“You do too much,” my mother says of late,
who used to carp at me for laziness.
I haven’t shirked real work. I’m 68,
and though I harbor barks of craziness,
I’ve never dropped an oar. I pull my weight,
and just because I argued never meant
she had a point, for sloth was not my trait –
my course reveals good energy well-spent.
At 24 my mother lost her mom,
and moved to suburbs and a social life.
She sang her mother’s praises like a psalm
on selflessness, while she rocked modern wife.
She knows I’m for my grandkids, thought and touch,
and now her slogan is, “You do too much.”
It does no good to say I told you so.
That irritates the hearer to a snit.
The speaker was correct, and needn’t throw
a boast about. It’s inappropriate
and doesn’t work. Like when you’re judging me,
you say you’re not but talk like you’ve the clue
to how to live most satisfactorily,
and I’d be well-advised to follow you.
But see, I started figuring at five,
revising and amending when I could.
I listened to myself – I stayed alive
and conscious – my conclusions did me good.
Alone and well, it now looks like I built
a form of vigorous survivor guilt.
The weather seemed in sympathy that day
with his despair: abysmal dismal guy.
But that was mere coincidence – the way
he staggered out, tear-blinded as the sky
shellacked his pain with rainfall. Inside out
ran water, but that wasn’t really it;
the weather didn’t join his anguished shout.
Instead he found the storm appropriate
for loosing his confusion and his pain.
The downpour hid his tears, and he could wail
his agony beneath the thrum of rain,
and stumble under darkness. Rant or flail,
that storm did not so much reflect as stir
his grief and anger once – then let it blur.
A dozen years ago, a boy was born
who made a grandmother of her and me.
Released from life, she’s now a loss to mourn,
and this is offered as an elegy.
We needed her. The grandpas aren’t close;
the steps have chilly personalities.
The loving ours, we co-supplied the dose
on which grandkids can thrive. From me the squeeze,
from her the cakes and kisses – we tag-teamed.
We rarely saw each other but we knew
our hearts were warm, our efforts what they seemed.
And nothing I can say of her’s more true
the woman loved and sought and tried
her best – her journey was a fruitful ride.
I feel a little altered, and it’s good.
I’m safe at home without a task that calls.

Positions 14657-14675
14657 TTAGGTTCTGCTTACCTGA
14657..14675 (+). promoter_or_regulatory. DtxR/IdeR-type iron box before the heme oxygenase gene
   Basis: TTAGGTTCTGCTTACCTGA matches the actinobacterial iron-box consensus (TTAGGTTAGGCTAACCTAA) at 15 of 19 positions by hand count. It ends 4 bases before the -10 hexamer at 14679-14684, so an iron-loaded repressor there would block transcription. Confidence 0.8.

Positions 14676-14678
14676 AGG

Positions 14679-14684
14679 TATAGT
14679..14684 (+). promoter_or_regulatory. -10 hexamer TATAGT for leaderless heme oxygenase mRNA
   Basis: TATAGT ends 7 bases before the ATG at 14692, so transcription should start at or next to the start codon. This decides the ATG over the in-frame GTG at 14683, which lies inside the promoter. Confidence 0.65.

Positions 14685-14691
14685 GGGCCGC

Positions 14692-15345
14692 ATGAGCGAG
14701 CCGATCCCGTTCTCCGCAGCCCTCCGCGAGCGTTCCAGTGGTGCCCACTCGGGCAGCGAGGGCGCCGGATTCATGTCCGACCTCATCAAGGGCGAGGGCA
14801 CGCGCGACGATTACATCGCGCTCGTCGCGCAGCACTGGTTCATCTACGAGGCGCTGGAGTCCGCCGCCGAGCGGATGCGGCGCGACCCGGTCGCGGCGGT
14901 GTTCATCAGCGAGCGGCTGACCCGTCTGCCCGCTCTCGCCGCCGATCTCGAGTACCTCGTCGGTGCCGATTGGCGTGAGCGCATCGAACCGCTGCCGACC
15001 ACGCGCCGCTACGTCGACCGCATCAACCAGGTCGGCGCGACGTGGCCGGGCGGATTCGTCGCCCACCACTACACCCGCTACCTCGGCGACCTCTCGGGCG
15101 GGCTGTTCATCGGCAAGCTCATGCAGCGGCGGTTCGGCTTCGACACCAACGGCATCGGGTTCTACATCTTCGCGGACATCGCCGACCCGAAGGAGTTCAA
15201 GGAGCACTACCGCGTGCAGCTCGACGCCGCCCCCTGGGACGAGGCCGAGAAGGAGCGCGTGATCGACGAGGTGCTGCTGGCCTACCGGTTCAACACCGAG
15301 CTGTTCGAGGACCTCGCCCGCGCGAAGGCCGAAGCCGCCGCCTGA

There’s gentle rain outside to darken wood
and speckle glass, and as the moisture falls
the tense contractions in my limbs unfold.
I glory in the heat that radiates
my room from flaming gas remote-controlled,
and settle in to what this page creates.
Admittedly, I smoked a little herb
when I returned from errands self-assigned,
and maybe I indulged in something more.
I have some inclinations I should curb,
but I’m of age and sound enough in mind
to spike my better judgment with my poor.
I’m stunned by the mortality of men
I used to love. They ought to stay alive,
although I never thought I’d see again
the three no longer breathing of the five
significant to me as partners: first
and last and in between, companions of
my escapades, decisions with the worst
results, beloved enemies of love.
The streets are clogged with senior citizens.
A fleet of walkers brandish tennis balls.
Our medicine prolongs the lives of men
who used to die of age. Those nature calls
can win parole, and put the call on hold,
but I’ve lost three who weren’t all that old.
A first world problem challenges its host
as much as if its scale, in tragic score,
were strong as the misfortunes striking most
in disadvantaged circumstances. More
or less, it seems the sufferer cannot
endure another atom of distress.
Whatever made them stronger they forgot,
and remedy’s beyond what they access.
So don’t apologize for your grim mood.
Sure you can count your blessings if you dare,
but that’s a different sort of attitude
than present pain, anxiety or care.
Unvarnished as your feelings are, I say
it’s best to let them be with you, today.